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Ruth Chickering Clusen (1922–2005) was an American conservationist, politician, civil rights activist, and government official. She is remembered for serving as the president of the League of Women Voters, for hosting the debates between Jimmy Carter and Gerald Ford, and for serving as the Assistant Secretary of Energy under President Jimmy Carter.

Ruth Clusen
Bruce, Wisconsin
EducationUniversity of Wisconsin-Eau Claire
OccupationPresident of the League of Women Voters
Known forEnvironmental and Civil Rights activism

Early lifeEdit

Clusen was born in Bruce, Wisconsin. She attended the University of Wisconsin-Eau Claire, graduating in 1945 with a degree in secondary education. She began her career as a teacher at the Blackfoot Indian Reservation in Montana.[1]


We speak dry words at times, but if one has eyes to see and

the mind to perceive that what we are working for is the quality of our environment in this and the next generation,

one cannot but feel a quickening of the senses.

Ruth Clusen

Clusen began her national career as the president of the League of Women Voters, a position she held from 1974 to 1978. During her tenure, Clusen was instrumental in bringing issues relating to the environment to national attention. She was especially concerned with water purity, a fixation that stemmed from her time spent in Green Bay where water contamination was a problem.[2] Additionally, Clusen fought for women's rights. She was a leading figure in the League's ultimately unsuccessful attempt to ratify an equal rights amendment for women. Additionally, in her role as president, Clusen served as the presidential debate moderator for Jimmy Carter and Gerald Ford.[3] Her role as moderator was famously parodied by Lily Tomlin on Saturday Night Live.[4]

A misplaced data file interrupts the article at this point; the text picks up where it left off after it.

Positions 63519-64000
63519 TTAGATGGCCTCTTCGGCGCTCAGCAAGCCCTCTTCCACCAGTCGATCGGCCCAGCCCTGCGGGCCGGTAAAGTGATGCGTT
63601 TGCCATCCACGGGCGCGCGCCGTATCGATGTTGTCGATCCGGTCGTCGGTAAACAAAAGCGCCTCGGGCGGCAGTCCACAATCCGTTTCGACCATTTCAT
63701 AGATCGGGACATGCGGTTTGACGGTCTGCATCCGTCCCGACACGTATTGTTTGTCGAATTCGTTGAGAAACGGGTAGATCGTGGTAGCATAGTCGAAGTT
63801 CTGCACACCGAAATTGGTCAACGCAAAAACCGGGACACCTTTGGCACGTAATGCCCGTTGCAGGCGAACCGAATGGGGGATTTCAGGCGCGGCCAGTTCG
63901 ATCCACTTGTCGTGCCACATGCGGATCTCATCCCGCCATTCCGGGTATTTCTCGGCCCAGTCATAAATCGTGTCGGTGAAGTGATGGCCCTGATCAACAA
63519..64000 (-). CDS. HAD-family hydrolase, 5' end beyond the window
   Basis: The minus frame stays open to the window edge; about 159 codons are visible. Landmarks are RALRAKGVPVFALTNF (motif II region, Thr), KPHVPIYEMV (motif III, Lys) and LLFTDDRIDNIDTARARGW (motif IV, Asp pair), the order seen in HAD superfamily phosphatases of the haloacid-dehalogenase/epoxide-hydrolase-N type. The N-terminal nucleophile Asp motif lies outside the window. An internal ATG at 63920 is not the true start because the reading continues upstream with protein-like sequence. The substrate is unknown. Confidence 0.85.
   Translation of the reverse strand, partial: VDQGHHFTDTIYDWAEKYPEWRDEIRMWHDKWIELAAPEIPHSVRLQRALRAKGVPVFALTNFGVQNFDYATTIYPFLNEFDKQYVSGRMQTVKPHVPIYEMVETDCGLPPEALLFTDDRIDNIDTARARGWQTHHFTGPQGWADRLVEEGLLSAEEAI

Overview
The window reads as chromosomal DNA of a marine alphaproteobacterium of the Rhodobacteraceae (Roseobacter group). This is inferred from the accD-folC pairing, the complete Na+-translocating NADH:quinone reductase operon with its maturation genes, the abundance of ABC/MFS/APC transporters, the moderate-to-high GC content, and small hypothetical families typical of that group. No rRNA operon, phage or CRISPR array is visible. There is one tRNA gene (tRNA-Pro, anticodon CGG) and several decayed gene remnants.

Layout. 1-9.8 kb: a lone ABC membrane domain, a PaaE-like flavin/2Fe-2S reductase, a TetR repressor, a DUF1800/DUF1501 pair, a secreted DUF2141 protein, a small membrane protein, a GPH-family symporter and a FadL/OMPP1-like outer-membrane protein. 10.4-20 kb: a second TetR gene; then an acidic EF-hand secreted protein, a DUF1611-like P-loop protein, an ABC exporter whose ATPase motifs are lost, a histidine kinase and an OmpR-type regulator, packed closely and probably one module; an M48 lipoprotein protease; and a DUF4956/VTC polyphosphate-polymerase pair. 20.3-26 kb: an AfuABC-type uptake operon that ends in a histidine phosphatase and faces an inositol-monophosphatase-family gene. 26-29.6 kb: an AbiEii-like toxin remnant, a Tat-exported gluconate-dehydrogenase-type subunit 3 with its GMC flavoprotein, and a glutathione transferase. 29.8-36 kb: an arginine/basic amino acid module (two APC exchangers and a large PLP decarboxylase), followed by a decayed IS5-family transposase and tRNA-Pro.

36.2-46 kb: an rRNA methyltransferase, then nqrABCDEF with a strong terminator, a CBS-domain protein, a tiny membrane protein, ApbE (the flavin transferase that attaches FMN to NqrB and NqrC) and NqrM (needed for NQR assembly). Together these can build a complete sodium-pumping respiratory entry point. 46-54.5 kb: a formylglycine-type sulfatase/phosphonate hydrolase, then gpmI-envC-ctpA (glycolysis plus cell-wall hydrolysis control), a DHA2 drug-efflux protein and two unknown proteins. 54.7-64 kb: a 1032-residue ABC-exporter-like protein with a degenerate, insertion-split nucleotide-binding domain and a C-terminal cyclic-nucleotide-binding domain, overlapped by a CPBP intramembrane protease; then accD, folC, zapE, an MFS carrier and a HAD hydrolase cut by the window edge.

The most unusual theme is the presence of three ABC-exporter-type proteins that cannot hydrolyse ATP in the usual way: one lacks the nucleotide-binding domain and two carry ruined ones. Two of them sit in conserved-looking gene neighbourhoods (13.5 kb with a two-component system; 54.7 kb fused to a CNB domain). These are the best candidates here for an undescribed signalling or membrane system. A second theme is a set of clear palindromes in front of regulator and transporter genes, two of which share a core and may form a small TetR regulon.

After Carter won the election, he appointed Clusen to serve as the Assistant Secretary for the Environment at the United States Department of Energy. She held the position from 1978 to 1981. Clusen worked for a reduction of fossil fuel consumption at the Energy Department. After an unsuccessful bid for the United States Congress, Clusen finished her career as a member of the University of Wisconsin Board of Regents, the governing body of the University of Wisconsin System.[5]


  1. ^ "UW-Eau Claire University Bulletin". Archived from the original on 2005-04-12. Retrieved April 10, 2015. Cite uses deprecated parameter |dead-url= (help)
  2. ^ Andrea Wetzel (April 14, 2002). "Ruth Clusen 1922–" (PDF). Retrieved April 10, 2015.
  3. ^ "Ruth Clusen, Civic Leader and U.S. Official, Dies at 82". The New York Times. Associated Press. March 17, 2005. Retrieved June 14, 2016.
  4. ^ Robinson, Peter M. (2010). The Dance of the Comedians. Amherst, MA: University of Massachusetts Press. p. 201. ISBN 1558497854. Retrieved June 14, 2016.
  5. ^ Lerner, G. (2009). Living with History / Making Social Change. University of North Carolina Press. p. 205. ISBN 9780807887868. Retrieved April 10, 2015.

External linksEdit

Preceded by
Lucy W. Benson
President of the League of Women Voters
Succeeded by
Ruth Hinerfeld